Keep Passing the Open Windows

Cowboy Bebop, "Ballad of Fallen Angels"

A few years ago, I read The Hotel New Hampshire for the first time.

I can pretty easily count the books that have changed my life. I’ve almost always been a voracious reader, and I still am, but there’s a difference between a book I enjoy and a book that rewires my understanding of the world around me.

Catch-22. Of Mice and Men. The Life and Opinions of Tristram Shandy, Gentleman. Gravity’s Rainbow. The Sound and the Fury. Pale Fire. One Flew Over the Cuckoo’s Nest. Ulysses. The Catcher in the Rye.

All of them found me at the right time. I’m not even sure I found them. They’re like friends who knew me better than I did. Ones that could tell something was wrong before I was aware of it. And, like friends, I can’t imagine what my world would be like without them.

Reading The Hotel New Hampshire added another title to that list, and it added it instantly. Books are perfect for reflection…for judgment after the fact. For a limbo of opinion that resolves itself years later, when a half-remembered passage flashes through your mind, and you remember how different you were before you read it.

But every page of The Hotel New Hampshire drilled itself into me, more and more deeply as I read. It was my first experience of John Irving, and it almost made me feel guilty. Had it really taken me this long — three decades! — to listen to what this book had to say?

It had a lot to say. I could speak for hours — and I’m afraid I probably have done to various unwitting acquaintances — about its singularly flippant approach to tragedy. About the way the saddest things are also framed, and sometimes remembered by the characters, as the funniest. Or maybe it’s the other way around.

The long, graceless tumble of the Berry family from cash-strapped proprietors of a failing hotel to fates gradually, incrementally — and uniformly — worse, would have been maudlin or manipulative in less capable hands. In the hands of John Irving, it’s bizarrely inspiring.

Because however far they fall, however many things fall with them, however painful the landing may be, they are still who they are. They are still people. They still have hopes. They still try. The small moments of triumph amount to nothing in the big picture, but they mean everything in the week or the day or the hour that they are allowed to cling to them before the next obstacle asserts itself.

Yet, they kept on. Or, many of them did. And they all tried. They kept their spirits. They may have been beaten up by circumstances beyond their control, but never were they beaten down.

One piece of advice the family bats around is this orphaned phrase:

Keep passing the open windows.

Throughout the book they find themselves repeating various fragments that they read or overhear, misapplying them deliberately until the repetition detaches the phrase from its origin, becoming a hollow — but irresistible — in-joke, and also a sort of nonsensical — but valuable — incantation. Some floating piece of debris to which they can all cling together.

Keep passing the open windows.

It’s Independence Day, today. On Independence Day last year, my relationship with Kate had already fallen apart. We occupied separate bedrooms. We were, quite literally, running out the clock. Our lease was set to expire, so, rather than break it, we decided to wait, and then go our separate ways. Surely it couldn’t be that difficult to make it to the end of the month.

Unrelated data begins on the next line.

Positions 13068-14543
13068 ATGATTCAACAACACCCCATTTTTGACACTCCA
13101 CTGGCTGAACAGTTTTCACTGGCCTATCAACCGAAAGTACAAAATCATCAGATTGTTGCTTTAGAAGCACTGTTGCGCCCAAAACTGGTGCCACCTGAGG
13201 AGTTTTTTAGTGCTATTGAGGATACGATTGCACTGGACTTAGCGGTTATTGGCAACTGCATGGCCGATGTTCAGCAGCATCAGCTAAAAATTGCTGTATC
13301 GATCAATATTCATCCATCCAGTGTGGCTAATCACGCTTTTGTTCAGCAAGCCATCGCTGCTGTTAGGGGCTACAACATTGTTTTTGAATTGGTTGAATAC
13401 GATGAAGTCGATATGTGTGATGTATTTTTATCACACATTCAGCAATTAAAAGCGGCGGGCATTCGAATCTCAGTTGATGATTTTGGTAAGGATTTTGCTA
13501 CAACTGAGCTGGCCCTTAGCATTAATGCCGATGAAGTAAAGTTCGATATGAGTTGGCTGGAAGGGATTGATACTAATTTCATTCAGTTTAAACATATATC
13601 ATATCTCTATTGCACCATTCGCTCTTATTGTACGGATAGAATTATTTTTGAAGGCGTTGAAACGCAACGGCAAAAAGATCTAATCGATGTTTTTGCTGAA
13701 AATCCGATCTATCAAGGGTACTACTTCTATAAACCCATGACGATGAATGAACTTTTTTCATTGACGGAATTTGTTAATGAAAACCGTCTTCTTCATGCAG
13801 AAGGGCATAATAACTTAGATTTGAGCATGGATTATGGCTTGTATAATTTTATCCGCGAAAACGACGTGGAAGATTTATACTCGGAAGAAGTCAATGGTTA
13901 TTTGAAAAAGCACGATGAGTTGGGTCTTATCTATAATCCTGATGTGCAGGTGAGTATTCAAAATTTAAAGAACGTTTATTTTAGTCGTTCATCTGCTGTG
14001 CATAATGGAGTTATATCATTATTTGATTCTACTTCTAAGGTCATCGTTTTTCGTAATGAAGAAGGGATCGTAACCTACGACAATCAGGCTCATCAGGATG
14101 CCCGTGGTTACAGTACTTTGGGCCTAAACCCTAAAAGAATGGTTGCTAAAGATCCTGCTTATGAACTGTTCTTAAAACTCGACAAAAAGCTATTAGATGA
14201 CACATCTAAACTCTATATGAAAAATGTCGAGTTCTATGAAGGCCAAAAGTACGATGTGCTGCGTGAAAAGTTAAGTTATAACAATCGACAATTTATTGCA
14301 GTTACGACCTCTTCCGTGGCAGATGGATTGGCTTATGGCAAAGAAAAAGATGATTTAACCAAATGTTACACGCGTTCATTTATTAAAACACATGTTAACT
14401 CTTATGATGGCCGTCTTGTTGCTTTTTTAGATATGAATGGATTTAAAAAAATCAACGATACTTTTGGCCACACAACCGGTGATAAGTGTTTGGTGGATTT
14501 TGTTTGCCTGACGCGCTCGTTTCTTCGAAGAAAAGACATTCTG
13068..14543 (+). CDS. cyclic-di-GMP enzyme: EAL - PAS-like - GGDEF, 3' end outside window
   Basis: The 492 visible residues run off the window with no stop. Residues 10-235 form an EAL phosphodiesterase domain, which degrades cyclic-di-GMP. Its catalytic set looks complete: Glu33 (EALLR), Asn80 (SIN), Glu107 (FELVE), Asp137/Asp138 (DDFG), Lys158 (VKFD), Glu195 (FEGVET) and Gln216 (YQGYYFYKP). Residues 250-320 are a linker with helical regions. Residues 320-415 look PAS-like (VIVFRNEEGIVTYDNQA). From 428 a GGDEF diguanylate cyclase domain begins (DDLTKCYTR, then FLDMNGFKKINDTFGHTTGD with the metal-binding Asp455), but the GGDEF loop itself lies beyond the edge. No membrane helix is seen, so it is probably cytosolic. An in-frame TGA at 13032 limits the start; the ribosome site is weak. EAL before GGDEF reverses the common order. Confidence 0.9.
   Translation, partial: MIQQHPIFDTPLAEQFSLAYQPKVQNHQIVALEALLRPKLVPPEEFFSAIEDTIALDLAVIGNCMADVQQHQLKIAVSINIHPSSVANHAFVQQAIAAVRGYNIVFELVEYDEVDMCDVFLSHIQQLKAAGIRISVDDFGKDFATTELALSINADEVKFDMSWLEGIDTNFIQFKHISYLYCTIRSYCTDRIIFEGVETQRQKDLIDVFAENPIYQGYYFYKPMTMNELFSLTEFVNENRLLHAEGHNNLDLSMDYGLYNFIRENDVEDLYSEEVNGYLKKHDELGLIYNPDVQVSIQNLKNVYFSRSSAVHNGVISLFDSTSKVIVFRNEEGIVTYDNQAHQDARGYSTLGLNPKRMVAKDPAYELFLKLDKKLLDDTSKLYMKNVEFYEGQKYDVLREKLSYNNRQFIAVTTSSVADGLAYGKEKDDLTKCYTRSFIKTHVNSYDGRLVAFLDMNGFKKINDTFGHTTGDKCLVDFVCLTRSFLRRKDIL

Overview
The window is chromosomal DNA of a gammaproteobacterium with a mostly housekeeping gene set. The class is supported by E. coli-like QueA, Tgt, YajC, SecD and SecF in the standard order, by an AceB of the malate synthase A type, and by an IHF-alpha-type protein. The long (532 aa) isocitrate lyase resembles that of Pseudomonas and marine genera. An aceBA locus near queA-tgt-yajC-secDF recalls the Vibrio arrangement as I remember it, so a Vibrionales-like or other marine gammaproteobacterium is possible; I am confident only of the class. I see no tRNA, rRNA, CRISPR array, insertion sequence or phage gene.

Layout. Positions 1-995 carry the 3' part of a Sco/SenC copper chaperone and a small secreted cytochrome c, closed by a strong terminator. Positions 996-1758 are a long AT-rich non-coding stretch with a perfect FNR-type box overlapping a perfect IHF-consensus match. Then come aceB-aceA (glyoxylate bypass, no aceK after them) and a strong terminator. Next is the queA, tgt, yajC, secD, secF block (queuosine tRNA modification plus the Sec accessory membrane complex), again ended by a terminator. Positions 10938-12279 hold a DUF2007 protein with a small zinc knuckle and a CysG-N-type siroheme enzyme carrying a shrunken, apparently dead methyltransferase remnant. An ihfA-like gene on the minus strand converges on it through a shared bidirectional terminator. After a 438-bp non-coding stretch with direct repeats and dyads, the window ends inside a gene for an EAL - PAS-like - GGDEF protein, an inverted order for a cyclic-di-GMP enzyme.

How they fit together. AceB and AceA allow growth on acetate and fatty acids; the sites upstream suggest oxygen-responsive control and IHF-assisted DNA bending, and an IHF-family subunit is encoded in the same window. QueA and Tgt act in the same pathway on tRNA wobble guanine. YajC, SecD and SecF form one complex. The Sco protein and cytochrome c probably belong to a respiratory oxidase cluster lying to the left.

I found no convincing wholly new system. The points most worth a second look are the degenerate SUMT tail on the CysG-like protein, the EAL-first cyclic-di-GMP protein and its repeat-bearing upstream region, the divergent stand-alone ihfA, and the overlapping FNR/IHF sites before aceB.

It wasn’t just difficult. It was impossible. Everything fell down with us. A week before month’s end, I loaded my car with as many of my boxes as I could take, and I was gone.

I haven’t seen her since. That’s okay. I haven’t seen her dog since, either. That one’s a lot harder. But I guess I understand. The dog and I didn’t have any fights.

It was difficult for me, a year ago, to believe that that was where I had ended up, and the novelist in me couldn’t help but thinking back to Independence Day many years ago, in New Jersey, when Kate and I were very different people, enjoying the distant fireworks in our own way, looking forward to a future that resembled in no way the one we would actually occupy together.

When I left, I had nowhere to go. Not yet. I’d signed a lease on another apartment, but I couldn’t move in until the beginning of August.

I stopped for a sandwich, and I ate it in my car. I thought about calling a friend to see if he’d let me crash on his floor. I knew he would have. That’s probably why I didn’t call. I wasn’t feeling like much of a human being just then. If I was so difficult to live with, how could I subject somebody else to that? Even for a week?

I couldn’t. So I didn’t. I ate a sandwich. I didn’t feel sad. I think that’s important to note.

For the next week, I lived in a hotel. It was a nice one. I had a little kitchen that I didn’t use. My job — which was very new to me at the time — allowed me to work from home, so nobody even had to know that I had nothing left to live for.

That’s where I was, a year ago this month. That’s what I felt. And I remember — quite well, to be honest — the feeling of looking down from my room’s window.

It would be fast. It wouldn’t hurt. A few seconds, and I could stop disappointing people.

To think back on that is a strange feeling, as though I’m remembering a story told to me rather than one that I alone witnessed. I was a different person then. I was at the end of my rope. I genuinely felt as though I had nowhere to go, and had no reason to stay.

I don’t mean to oversell it. It’s not meant to be dramatic. It’s just that, then, for that week, with that window, I had every chance. I didn’t want to do it. Obviously I didn’t do it. But at the same time, I couldn’t give myself a reason not to do it. In an unfamiliar city, in financial ruin, most of my possessions (and my entire music collection) gone, nowhere to go, nobody to even realize I was missing. And I asked myself, why not? And I didn’t have a reason.